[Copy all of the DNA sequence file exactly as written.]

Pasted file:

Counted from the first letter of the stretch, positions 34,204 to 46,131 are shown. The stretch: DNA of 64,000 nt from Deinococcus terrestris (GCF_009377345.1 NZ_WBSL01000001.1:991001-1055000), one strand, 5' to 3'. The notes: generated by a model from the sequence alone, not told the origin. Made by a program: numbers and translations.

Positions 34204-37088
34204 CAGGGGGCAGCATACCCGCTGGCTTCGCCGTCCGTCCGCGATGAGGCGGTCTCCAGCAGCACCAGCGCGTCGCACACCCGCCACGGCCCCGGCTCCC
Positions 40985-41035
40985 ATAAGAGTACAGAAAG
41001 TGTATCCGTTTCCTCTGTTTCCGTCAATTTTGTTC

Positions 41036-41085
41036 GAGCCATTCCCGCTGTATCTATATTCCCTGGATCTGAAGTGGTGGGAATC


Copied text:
Counted from the first letter of the stretch, positions 34,204 to 46,131 are shown. The stretch: DNA of 64,000 nt from Deinococcus terrestris (GCF_009377345.1 NZ_WBSL01000001.1:991001-1055000), one strand, 5' to 3'. The notes: generated by a model from the sequence alone, not told the origin. Made by a program: numbers and translations.

Positions 34204-37088
34204 CAGGGGGCAGCATACCCGCTGGCTTCGCCGTCCGTCCGCGATGAGGCGGTCTCCAGCAGCACCAGCGCGTCGCACACCCGCCACGGCCCCGGCTCCC
Positions 40985-41035
40985 ATAAGAGTACAGAAAG
41001 TGTATCCGTTTCCTCTGTTTCCGTCAATTTTGTTC

Positions 41036-41085
41036 GAGCCATTCCCGCTGTATCTATATTCCCTGGATCTGAAGTGGTGGGAATC